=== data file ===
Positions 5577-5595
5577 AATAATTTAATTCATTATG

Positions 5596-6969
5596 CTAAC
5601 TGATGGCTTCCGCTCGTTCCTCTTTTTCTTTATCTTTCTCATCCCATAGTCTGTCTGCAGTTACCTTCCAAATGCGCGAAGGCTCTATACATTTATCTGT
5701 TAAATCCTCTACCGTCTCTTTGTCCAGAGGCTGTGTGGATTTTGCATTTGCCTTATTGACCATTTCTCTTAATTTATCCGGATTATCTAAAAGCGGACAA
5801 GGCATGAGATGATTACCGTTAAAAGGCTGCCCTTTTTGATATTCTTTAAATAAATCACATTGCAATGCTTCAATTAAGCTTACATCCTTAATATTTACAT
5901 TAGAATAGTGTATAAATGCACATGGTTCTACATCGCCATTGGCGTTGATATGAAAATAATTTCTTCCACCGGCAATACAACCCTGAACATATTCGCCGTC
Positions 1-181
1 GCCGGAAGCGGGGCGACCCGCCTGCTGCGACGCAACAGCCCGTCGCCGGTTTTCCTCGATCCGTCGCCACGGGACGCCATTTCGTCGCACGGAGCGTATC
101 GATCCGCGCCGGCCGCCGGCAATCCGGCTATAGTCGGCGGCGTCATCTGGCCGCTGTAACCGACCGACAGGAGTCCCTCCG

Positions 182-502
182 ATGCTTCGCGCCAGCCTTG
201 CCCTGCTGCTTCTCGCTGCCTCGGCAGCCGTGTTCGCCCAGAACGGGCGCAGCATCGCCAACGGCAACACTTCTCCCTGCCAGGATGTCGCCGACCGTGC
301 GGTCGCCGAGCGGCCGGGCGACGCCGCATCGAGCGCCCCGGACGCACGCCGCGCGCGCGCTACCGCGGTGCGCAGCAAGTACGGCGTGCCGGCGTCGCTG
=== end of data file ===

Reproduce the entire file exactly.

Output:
Positions 5577-5595
5577 AATAATTTAATTCATTATG

Positions 5596-6969
5596 CTAAC
5601 TGATGGCTTCCGCTCGTTCCTCTTTTTCTTTATCTTTCTCATCCCATAGTCTGTCTGCAGTTACCTTCCAAATGCGCGAAGGCTCTATACATTTATCTGT
5701 TAAATCCTCTACCGTCTCTTTGTCCAGAGGCTGTGTGGATTTTGCATTTGCCTTATTGACCATTTCTCTTAATTTATCCGGATTATCTAAAAGCGGACAA
5801 GGCATGAGATGATTACCGTTAAAAGGCTGCCCTTTTTGATATTCTTTAAATAAATCACATTGCAATGCTTCAATTAAGCTTACATCCTTAATATTTACAT
5901 TAGAATAGTGTATAAATGCACATGGTTCTACATCGCCATTGGCGTTGATATGAAAATAATTTCTTCCACCGGCAATACAACCCTGAACATATTCGCCGTC
Positions 1-181
1 GCCGGAAGCGGGGCGACCCGCCTGCTGCGACGCAACAGCCCGTCGCCGGTTTTCCTCGATCCGTCGCCACGGGACGCCATTTCGTCGCACGGAGCGTATC
101 GATCCGCGCCGGCCGCCGGCAATCCGGCTATAGTCGGCGGCGTCATCTGGCCGCTGTAACCGACCGACAGGAGTCCCTCCG

Positions 182-502
182 ATGCTTCGCGCCAGCCTTG
201 CCCTGCTGCTTCTCGCTGCCTCGGCAGCCGTGTTCGCCCAGAACGGGCGCAGCATCGCCAACGGCAACACTTCTCCCTGCCAGGATGTCGCCGACCGTGC
301 GGTCGCCGAGCGGCCGGGCGACGCCGCATCGAGCGCCCCGGACGCACGCCGCGCGCGCGCTACCGCGGTGCGCAGCAAGTACGGCGTGCCGGCGTCGCTG